Winning this Lottery Really Is the American Dream

Posted November 2, 2010 in Immigration by Arthur Buono

Everyone knows the lottery is a bad bet. The odds of winning make what math geeks call your expected return far less than the one or two dollars you pay to play. But we still play, because winning the jackpot’s like having the American Dream. Well there’s another lottery where the jackpot really is the American Dream. It’s the State Department’s Diversity Visa Lottery, and it’s the first step on the path to citizenship for 50,000 lucky winners every year.

     
  • Diversity Visa Lottery admits underrepresented foreign immigrants to US
  • Four winners in every thousand applicants beats Powerball jackpot odds
  • Election Day a big event for new citizens
  • Copy this link to share with friends: http://bit.ly/cGi8W1

 

People Are Dying to Vote, Now’s Your Chance

It’s fitting to consider this American Dream on Election Day. For new US citizens it may be the first chance they’ve ever had to vote. Don’t be surprised today to see them exercising their rights. You might know them by their solemn excitement. A colleague witnessed this when voting early last week. There in the clerk’s office, an ethnic Hmong from Laos cast his first vote. He wore a suit, and his entire family came too. The clerk’s staff were just as proud and excited as the voter and his family.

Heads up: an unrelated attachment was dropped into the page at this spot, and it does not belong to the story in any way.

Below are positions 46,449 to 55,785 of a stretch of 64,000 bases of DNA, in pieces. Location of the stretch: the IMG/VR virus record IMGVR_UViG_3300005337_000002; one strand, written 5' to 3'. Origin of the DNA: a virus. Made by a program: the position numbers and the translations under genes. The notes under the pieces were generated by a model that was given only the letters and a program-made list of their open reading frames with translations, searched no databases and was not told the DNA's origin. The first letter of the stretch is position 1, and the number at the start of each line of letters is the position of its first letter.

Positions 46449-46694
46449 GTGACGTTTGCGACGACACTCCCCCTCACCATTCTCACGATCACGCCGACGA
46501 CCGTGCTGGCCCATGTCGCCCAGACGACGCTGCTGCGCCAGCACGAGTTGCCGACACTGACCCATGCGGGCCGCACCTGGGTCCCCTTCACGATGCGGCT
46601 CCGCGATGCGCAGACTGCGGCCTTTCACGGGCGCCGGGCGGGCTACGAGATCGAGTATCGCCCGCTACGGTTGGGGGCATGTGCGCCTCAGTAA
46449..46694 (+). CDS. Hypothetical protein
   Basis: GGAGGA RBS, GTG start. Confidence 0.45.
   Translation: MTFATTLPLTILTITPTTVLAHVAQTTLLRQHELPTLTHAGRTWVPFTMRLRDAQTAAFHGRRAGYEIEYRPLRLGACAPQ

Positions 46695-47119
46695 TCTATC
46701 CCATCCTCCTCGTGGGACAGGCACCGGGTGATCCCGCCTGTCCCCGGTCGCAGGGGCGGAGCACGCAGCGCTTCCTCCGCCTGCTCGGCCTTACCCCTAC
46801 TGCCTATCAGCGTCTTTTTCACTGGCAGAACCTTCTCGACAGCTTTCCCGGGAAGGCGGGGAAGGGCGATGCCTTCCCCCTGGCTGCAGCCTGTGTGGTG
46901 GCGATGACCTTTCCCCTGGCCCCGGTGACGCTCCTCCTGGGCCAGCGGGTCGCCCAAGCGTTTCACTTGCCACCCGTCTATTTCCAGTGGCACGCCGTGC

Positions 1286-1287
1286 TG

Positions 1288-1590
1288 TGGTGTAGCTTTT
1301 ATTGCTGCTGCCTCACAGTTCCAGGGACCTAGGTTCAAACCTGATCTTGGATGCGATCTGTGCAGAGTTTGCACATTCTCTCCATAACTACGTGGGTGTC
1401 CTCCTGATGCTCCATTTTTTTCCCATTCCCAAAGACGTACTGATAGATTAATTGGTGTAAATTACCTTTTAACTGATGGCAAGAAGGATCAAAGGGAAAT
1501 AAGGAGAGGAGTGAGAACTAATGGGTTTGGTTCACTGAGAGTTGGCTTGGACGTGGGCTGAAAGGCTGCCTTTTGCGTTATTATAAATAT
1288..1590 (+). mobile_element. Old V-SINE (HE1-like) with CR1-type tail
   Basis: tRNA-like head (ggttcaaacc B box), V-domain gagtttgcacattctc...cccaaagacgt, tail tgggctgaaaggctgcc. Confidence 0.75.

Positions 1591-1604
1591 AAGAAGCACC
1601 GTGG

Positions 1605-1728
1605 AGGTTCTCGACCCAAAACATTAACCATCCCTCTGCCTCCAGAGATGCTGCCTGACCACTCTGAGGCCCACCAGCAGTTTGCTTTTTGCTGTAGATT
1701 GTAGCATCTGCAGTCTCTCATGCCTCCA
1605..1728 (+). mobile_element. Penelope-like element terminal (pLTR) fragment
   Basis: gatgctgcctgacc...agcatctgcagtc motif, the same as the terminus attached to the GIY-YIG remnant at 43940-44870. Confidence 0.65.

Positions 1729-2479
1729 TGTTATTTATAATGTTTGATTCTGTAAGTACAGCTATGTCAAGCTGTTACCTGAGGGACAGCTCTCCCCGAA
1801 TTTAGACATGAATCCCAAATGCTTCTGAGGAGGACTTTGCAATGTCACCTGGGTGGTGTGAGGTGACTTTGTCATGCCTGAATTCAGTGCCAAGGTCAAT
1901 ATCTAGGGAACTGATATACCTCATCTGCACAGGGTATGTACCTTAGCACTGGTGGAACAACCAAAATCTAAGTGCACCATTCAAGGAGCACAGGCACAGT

A lot is made of immigration in this country. People are literally dying to come here. This isn’t something new. Two immigrants fleeing religious persecution in their home country were among the first to lose their lives for the dream. They were among the 102 persons who set sail from Plymouth, England, in September, 1620. They were aboard the Mayflower. They were pilgrims.

Every year about 12 million people apply for the visa lottery. Fifty thousand very lucky people in or outside the country will get what those pilgrims sought. They’ll be from countries with some of the lowest rates of legal immigration to the US. They’ll be white, brown, and black, just like us. But you may know them when you go to vote today, by their clothes, and their families.

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